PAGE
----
I’ve been trying to say ‘yes’ more often lately, even when I would usually say ‘no’. I think I’ve always had a tendency to say ‘no’ to things, even as a child, whereas my older sister was the ‘yes’ child. My uncle would sometimes pop over on a weekend and say, ‘Do you girls fancy-?’ Before he could finish the sentence, my sister had jumped up saying ‘yes’ and I would already be thinking ‘no’. I was just a cautious child I suppose; a homebird, quiet and a big reader. I preferred to be at home with my mum and dad, curled up somewhere warm and enjoying a good book. My sister was, and still is, outgoing and adventurous; grasping opportunities as they come her way, saying ‘yes’.
I may have missed out on a few things as a child, which didn’t bother me at the time. I admit there were a few occasions when my sister returned from a trip to MacDonalds or the cinema and I felt a twinge of regret, but generally I didn’t really care if I missed out through saying ‘no’. My parents encouraged me to do new things. My grandparents encouraged me to do new things. Aunts and uncles encouraged me to do new things. None of them reckoned on my stubbornness though. And I got away with it.
As I entered my teenage years, school, youth clubs, Girl Guides, and all the peer pressure that goes with those surroundings, ‘bullied’ me into trying new things; ice skating, camping, bowling etc. However, I usually did them grudgingly. Of course, I enjoyed myself once I was there, but I didn’t really say ‘yes’ willingly. I did them because I had to. Attending the Duke of Edinburgh Award Scheme with a group of school friends did a lot for my confidence. I started to say ‘yes’ a bit more. Ironically, it was saying ‘yes’ willingly to a camping trip with these friends and a few others from school that introduced me to my future husband.
We were both sixteen and my future husband (a ‘yes’ person himself) took the cautious teenage me and gradually encouraged me to say ‘yes’ more often. More importantly, with my new-found confidence, I said ‘yes’ willingly, which made it all the more enjoyable.
‘Yes, I’d like to fly on a plane for the first time and spend a few days in Amsterdam.’
‘Yes, I’d like to take a train through France and Italy and see where we end up.’
‘Yes, let’s move to Derby for a job opportunity.’
Now, as a parent, I am sometimes tired and I don’t want to clean up any more mess or start a new activity late in the day. All my instincts are telling me to say ‘no’ to the little pleading face who wants to do some painting before tea or an ‘experiment’ in the kitchen. But I’m trying to say ‘yes’. I want them to be ‘yes’ children. Our eldest has a natural cautiousness too, but by modelling enthusiasm and saying ‘yes’ when I can, she is already so much more outgoing than I was. Our middle child is a ‘yes’ child, jumping up and putting on her shoes before we get further than ‘Would you like to go-?’. We could be going anywhere and she’d be there. Our youngest copies everyone else at the moment, so he is a ‘yes’ child too, for now.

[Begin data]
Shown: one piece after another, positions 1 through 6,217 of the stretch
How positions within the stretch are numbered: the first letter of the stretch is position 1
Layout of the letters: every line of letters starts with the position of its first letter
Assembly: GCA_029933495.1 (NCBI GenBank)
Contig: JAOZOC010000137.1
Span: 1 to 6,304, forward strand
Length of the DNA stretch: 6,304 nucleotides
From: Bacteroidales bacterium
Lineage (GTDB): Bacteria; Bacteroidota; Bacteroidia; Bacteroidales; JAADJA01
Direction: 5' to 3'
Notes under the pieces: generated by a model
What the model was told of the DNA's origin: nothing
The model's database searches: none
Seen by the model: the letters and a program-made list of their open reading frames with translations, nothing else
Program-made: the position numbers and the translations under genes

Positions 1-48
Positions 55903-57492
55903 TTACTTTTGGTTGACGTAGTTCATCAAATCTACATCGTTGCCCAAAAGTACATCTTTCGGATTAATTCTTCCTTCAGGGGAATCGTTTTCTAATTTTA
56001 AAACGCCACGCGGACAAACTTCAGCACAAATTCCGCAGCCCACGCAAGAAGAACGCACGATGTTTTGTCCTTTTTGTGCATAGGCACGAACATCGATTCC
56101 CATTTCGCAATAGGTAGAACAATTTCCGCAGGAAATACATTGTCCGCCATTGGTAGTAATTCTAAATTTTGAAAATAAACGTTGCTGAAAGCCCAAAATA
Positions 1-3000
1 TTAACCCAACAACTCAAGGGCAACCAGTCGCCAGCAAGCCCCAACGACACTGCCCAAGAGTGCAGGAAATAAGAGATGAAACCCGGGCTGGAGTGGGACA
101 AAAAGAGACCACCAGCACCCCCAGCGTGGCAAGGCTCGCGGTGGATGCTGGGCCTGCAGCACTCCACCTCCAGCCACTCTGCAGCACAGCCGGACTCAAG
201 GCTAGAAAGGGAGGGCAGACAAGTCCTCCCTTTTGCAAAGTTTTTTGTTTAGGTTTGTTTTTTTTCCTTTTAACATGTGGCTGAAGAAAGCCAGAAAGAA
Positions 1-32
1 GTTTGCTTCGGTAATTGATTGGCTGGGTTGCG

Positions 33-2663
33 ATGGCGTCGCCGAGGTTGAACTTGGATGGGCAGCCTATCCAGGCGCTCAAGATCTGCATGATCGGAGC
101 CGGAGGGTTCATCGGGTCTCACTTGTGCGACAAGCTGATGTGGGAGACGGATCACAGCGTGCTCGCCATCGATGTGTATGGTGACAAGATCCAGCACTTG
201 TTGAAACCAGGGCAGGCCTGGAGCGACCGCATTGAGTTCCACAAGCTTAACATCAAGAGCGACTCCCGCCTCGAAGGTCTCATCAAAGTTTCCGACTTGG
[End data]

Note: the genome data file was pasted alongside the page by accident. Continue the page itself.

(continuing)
Whenever they ask me if they can do something and I start to form the words ‘No, not right now, another time maybe.’ I stop and ask myself why I’m saying ‘no’. If they are in the wrong frame of mind, we’re about to sit down to tea, it’s bedtime or we need to get to school/dance class/gymnastics/Brownies, then they are all good enough reasons to carry on saying ‘no’. If we have time, resources and energy, I try to say ‘yes’.
‘Yes, let’s paint your doll’s house.’
‘Yes, let’s go for a walk by the river.’
‘Yes, let’s pop in this cafe for a drink and a snack.’
‘Yes, let’s burn off some energy on the swings just before bed.’
Saying ‘yes’ to the little things also makes me feel better about saying ‘no’ to big, important questions like ‘Can I have my own phone?’ or ‘Can I get my ears pierced?’ And I think that because I’m more of a ‘yes’ mummy these days, they accept the occasions I have to say ‘no’ more readily, or at least with some reasoning and persuasion. And I feel less guilty about the times I say ‘no’, even if they go off in a huff, because I know I’ve said ‘yes’ whenever I could.
I’m going to leave you with a picture of the doll’s house they started painting yesterday, because I said ‘yes’. I think you can tell which colours we have a surplus of in the craft cupboard!